The combination of Halloween and heavy metal is a beautiful match made in hell. And putting the two together is a no-brainer. Musicians have found endless inspiration from All Hallows Eve's dark imagery, so to help celebrate the ancient holiday, Noisecreep has put together a list of the top 10 metal Halloween songs. So sit back, turn off the lights and let these tracks get you in the mood.
'Halloween' from 'Keeper of the Seven Keys, Pt. One' (1987)
Inspired by songs like Iron Maiden's 'Rime of the Ancient Mariner,' Helloween wrote and recorded their 13-minute-plus 'Halloween.' Although it has become a rock journalist's cliché, the word "epic" fits the track better than anything else we could conjure up. Michael Kiske's soaring vocals are the icing on the cake, but it's Kai Hansen and Michael Weikath's triumphant guitar runs that remain the victors here.
OK, so the Misfits aren't exactly metal, but their influence on bands like Metallica can't be denied. On Halloween day 1981, the suburban New Jersey troublemakers released the 'Halloween' single, and the song's impact is still felt. All these years later, there's still something creepy about Glenn Danzig's vocal performance and Bobby Steele's slightly out of tune guitar riffs. The song still deserves a spot on any Oct. 31-themed mix tape.
Everything about Kim Peterson reeks of this holiday. Better known under his nom-de-plume of King Diamond, All Hallows' Eve is the perfect backdrop for the Danish kingpin's grisly brand of metal. 'Halloween' is lifted off the Mercyful Fate singer's debut solo album, 'Fatal Portrait,' and has a hard-rock feel in its hooky vocals and locomotive rhythm, but the words are what get it on this list.
'Left Hand Path,' the opening track from Entombed's debut album of the same name, introduced most of the metal world to the band's dirty brand of death metal. Few acts have done horror-fueled songwriting better. At one point in the song, the band even breaks into Fred Myrow's theme song to the cult classic horror movie 'Phantasm.' To hear the down-tuned guitars play the main refrain is a Fangoria-worthy delight.
'Welcome to My Nightmare' from 'Welcome to My Nightmare' (1975)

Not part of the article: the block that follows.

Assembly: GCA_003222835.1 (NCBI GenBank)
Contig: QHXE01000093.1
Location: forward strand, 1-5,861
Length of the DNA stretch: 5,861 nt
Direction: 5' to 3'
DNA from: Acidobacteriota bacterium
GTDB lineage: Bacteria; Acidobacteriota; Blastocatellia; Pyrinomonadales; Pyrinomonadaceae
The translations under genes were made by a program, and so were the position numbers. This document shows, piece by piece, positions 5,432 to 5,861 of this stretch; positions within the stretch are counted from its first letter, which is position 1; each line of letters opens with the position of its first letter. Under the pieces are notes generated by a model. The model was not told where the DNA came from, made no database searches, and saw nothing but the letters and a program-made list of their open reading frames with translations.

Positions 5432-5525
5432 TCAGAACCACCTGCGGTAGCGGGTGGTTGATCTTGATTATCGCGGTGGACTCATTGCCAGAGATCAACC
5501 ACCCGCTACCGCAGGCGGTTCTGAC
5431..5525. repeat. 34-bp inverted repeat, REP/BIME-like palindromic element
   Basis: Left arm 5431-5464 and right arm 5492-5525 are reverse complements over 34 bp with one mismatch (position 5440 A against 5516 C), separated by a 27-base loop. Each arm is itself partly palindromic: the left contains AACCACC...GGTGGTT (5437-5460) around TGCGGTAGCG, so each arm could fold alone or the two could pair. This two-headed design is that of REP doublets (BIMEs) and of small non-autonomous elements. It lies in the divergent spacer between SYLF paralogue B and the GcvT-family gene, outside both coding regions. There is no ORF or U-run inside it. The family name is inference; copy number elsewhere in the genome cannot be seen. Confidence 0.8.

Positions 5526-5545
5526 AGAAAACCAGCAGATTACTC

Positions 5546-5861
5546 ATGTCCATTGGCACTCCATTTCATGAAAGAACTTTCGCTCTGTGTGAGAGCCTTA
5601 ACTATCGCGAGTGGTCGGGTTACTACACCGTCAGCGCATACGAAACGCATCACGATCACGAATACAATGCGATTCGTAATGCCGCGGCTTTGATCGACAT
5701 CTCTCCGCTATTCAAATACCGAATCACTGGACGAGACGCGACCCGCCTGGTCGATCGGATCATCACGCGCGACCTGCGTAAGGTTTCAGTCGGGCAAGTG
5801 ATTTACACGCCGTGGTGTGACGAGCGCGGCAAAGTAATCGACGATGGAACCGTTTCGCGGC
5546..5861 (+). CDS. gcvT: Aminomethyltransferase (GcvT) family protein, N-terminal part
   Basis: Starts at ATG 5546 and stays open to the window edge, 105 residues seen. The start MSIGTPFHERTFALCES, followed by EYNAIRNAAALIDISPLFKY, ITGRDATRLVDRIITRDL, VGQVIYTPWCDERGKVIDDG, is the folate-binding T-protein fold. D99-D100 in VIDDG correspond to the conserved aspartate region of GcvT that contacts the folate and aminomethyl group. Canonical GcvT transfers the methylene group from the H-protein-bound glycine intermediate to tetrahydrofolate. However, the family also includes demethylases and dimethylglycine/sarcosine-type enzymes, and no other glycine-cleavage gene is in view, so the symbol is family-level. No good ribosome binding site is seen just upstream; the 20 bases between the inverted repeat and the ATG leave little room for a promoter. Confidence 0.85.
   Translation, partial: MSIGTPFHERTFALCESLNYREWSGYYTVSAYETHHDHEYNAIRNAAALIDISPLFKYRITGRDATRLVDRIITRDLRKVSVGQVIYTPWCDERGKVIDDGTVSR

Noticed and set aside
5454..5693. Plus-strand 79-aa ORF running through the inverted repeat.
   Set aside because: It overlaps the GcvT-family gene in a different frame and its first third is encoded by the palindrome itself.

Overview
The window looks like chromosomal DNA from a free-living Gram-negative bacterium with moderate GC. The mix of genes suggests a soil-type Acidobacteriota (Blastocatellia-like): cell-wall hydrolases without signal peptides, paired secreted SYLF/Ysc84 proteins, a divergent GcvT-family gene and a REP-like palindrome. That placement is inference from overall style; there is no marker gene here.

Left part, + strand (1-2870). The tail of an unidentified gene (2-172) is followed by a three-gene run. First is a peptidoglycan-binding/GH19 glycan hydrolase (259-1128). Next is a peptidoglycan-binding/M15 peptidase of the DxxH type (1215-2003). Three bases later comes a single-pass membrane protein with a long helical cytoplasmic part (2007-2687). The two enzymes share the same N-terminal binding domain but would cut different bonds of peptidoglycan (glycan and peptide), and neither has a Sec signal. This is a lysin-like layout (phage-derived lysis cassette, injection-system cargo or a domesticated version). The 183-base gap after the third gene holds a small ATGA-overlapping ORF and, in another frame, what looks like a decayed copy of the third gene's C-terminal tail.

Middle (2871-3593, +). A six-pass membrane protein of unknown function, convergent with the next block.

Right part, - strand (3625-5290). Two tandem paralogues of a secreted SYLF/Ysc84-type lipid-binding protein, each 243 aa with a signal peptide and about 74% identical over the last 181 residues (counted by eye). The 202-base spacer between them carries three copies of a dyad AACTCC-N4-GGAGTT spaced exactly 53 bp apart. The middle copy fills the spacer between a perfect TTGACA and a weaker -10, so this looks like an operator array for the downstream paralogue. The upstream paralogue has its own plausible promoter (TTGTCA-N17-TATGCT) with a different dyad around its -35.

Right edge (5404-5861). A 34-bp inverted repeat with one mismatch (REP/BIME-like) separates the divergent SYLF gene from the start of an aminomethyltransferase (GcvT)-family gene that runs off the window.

To some younger Noisecreep readers, Alice Cooper might just be some old dude who plays golf a lot who "used to be a singer or something." But during the '70s, Cooper was the undisputed king of shock rock. The title track from 'Welcome to My Nightmare' is like a 5:19 audio version of one of those classic Hammer Films horror movies from the UK.
With three simple notes, Tony Iommi created something creepier than anything George Romero or Thomas Harris could ever cook up. The Birmingham, England combo would never craft anything else as stark and sinister as 'Black Sabbath,' but you could still hear the song's influence on later doom bands like Candlemass.
'Dead Skin Mask' from 'Seasons in the Abyss' (1990)
Serial killer Ed Gein inspired this little piece of hell. The eerie guitar riff trade-offs in the intro set the mood, and Tom Araya's monotone vocals help seal the deal. But there's one section in the song that takes it to another level of depravity: Toward the track's conclusion, a little girl's voice appears pleading for mercy. Here we are 20 years later, and 'Dead Skin Mask' sounds as bloodcurdling as it did when it first appeared in your local mall.
'Progenies of the Great Apocalypse' from 'Death Cult Armageddon' (2003)
This harmonious black mass of guitars, keyboards, drums and vocals finds Dimmu Borgir creatively firing on all cylinders. Shagrath's singing makes it sound as if his throat was sliced up by a million rusty scalpels yet there is an odd beauty to the way they come together with the band's wicked instrumentation. Here we have a symphonic black metal tour de force that should be on any Halloween playlist.
No one can write a metal epic quite like Steve Harris. This stunner is one of the English troubadour's most sinister moments. Clocking in at over seven minutes, 'Fear of the Dark' has gone on to become a highlight of Maiden's live shows in recent years. Harris is a history junkie and his songwriting has always reflected that, but 'Fear of the Dark' is more John Carpenter than it is Ken Burns..
Trey Azagthoth's guitar tone alone could star in its own horror movie. Its strained and haunted dissonance has always been the focal point of Morbid Angel's celebrated recording output. On 'God of Emptiness,' Azagthoth's main guitar riff sounds like a creeping gargoyle, while David Vincent's vocals evoke images of terror and suffering. They've certainly made a name for themselves through their faster material, but this slow burner is their most ghoulish-sounding single.